The principal teaching of Sufism is that the heart of man is the shrine of God, to recognize God in one's own heart, to feel His existence, presence, virtue, goodness, all manner of beauty. It must be remembered that the whole life around us is a life of falsehood. The more you see and experience the more you see how very false it is, how much disillusionment there is. The only way of getting over it is to light the lamp in the darkness of night, and all will be cleared. The secret of life is this: to produce beauty in ourselves. When beauty is produced in the heart, then all that breaks the heart vanishes and the whole universe becomes one single vision of the sublimity of God.


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  3. #183 One virtue is more powerful than a thousand vices. 
    One virtue is more powerful than a thousand vices.

    There is a Gujerati saying, "By the virtue of one, thousands may be saved, liberated; by the vice of one, thousands may be lost." This is what is meant when it is said that Christ saves his followers from their sins. By the goodness of one, thousands may be benefitted and by the evil of one a whole land, nation, may be ruined. But we should not depend upon another to save us. Our soul is the same as the soul of the Prophet, of the Pir, of the Murshid. We must not say, "I cannot be as they." Our soul is the same. ... We should think that there is in our soul the same power, that our influence extends to others.
    He who is afraid of vice is subject to vice;
    He who is addicted to vice is its captive;
    He who acquaints himself with vice is the pupil of vice;
    He who learns his lesson from vice, who passes through it and rises above it, is master and conqueror.
    A person may realize all the various weaknesses in himself, and be very sorry about them, and he would like to give them up if he could. But he finds that whether he likes some little weakness or not, he cannot hold himself back from doing certain things, whether it is weakness of mind or weakness of action. This shows that though the desire of the soul is always to direct man on the right path, on the path of virtue, on the good path, yet at the same time he has lost his control, and he is led astray by some force he cannot control. This weakness of character is shown when a person says, 'I do not wish to be angry; after being angry I am very sorry, but at the same time I cannot help it. I do not wish to hurt others, but when the moment comes, I cannot help myself, I am abrupt.' Then even vices such as drink, or thieving, or any weakness, are all caused by weakness of the mind. When the mind has no control over its thoughts and feelings, when it is not mastered, all these things come to pass.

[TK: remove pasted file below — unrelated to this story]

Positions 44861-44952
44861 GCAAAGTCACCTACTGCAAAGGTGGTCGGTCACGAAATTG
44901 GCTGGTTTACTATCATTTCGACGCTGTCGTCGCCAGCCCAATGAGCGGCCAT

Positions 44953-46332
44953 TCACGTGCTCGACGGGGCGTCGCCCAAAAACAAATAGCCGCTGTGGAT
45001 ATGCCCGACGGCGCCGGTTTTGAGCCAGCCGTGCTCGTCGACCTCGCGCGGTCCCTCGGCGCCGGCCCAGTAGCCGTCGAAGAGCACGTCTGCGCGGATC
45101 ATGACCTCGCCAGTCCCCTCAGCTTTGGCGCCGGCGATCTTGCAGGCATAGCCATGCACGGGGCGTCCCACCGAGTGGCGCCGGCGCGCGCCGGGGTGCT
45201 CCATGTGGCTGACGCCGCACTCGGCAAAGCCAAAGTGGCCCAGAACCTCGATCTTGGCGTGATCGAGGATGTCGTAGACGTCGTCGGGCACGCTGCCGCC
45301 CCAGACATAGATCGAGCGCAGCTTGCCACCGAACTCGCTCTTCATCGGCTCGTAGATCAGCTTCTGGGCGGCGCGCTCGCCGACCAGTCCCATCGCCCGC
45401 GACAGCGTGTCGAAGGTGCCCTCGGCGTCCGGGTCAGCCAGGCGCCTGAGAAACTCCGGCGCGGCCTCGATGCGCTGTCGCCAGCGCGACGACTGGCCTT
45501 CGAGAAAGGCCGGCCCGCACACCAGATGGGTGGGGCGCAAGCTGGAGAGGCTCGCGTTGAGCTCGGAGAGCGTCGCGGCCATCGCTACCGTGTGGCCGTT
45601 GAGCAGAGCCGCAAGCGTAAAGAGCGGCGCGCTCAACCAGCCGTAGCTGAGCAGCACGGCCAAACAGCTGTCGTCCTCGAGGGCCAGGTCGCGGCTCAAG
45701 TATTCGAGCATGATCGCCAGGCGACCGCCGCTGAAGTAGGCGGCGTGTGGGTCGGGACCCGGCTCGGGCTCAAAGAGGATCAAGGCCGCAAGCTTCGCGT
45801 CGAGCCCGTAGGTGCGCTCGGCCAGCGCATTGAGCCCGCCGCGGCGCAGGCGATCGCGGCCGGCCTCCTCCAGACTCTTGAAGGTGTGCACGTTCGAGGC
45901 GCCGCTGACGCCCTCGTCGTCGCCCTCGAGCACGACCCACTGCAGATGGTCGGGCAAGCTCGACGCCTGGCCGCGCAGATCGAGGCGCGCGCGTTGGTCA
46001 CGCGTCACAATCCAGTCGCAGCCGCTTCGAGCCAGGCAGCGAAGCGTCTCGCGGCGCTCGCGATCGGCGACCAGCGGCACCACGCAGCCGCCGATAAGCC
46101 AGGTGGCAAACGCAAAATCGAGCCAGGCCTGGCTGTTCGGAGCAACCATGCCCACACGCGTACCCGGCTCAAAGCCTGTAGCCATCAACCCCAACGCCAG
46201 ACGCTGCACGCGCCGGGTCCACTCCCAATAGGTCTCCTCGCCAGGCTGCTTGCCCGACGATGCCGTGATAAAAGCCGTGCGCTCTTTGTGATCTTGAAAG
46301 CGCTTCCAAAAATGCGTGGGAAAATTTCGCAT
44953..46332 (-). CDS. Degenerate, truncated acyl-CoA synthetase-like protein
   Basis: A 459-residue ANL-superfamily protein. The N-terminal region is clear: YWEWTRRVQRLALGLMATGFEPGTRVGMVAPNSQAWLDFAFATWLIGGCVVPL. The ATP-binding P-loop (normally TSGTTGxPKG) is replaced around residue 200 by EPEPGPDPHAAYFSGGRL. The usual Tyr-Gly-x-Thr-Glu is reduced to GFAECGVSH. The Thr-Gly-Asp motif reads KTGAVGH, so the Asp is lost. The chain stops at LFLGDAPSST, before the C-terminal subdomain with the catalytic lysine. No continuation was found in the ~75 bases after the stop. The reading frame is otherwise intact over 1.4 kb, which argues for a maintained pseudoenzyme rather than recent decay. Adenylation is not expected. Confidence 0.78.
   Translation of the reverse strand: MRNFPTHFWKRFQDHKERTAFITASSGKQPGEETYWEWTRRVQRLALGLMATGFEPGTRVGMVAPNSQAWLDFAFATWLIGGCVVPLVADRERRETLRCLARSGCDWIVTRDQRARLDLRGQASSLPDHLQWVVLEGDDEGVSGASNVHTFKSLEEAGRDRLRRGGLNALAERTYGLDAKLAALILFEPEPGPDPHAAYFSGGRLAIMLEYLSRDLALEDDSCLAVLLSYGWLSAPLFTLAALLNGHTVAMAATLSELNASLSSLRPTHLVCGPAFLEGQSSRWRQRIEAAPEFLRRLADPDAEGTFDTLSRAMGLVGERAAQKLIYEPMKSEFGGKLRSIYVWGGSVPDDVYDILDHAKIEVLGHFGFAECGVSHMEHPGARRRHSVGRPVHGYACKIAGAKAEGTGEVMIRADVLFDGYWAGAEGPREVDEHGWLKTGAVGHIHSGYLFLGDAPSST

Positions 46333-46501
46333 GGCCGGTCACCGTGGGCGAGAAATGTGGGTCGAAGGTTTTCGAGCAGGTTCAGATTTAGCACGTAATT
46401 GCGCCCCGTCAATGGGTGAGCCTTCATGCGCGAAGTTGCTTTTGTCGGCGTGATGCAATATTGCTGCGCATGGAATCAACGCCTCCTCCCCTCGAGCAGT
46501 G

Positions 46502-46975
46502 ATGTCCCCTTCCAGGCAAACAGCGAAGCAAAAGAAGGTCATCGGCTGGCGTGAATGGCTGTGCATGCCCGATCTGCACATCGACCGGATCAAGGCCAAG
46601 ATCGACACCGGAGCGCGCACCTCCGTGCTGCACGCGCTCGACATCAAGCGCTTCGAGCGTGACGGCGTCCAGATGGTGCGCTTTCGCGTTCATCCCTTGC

From all this it is plain that man has two aspects of being: the servant aspect and the master aspect. When only the servant aspect is nourished and the master aspect is not, then the master aspect of his being longs to be master, and cannot be; and the whole conflict in life depends on that. When a person is interested in the master aspect and wishes to be master, then he becomes master of himself. And he becomes not only master of his thoughts, feelings, and actions, but he becomes master of his affairs. Then the key to what we call fate is in his hands. He becomes the king of the kingdom that has been given to him from God.


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  4. #184 The soul is either raised or cast down by the power of its own thought, speech and... 
    The soul is either raised or cast down by the power of its own thought, speech and action.

    One should say to the mind, 'Look here, you are my mind, you are my instrument. You are my slave and servant. You are here to help me, to work for me in this world. You have to listen to me. You will do whatever I wish. You will think whatever I wish. You will feel whatever I wish. You will not think or feel differently from my wishes, for you are my mind and you must prove in the end to be mine.' By doing this we begin to analyze our mind. We begin to see where it is wrong and where it is right. What is wrong in it and what is right in it; whether it is clouded, whether it is rusted, whether it has become too cool or whether it has become over-heated. We can train it ourselves, in accordance with its condition, and it is we who are the best trainers of our mind, better than anybody else in the world.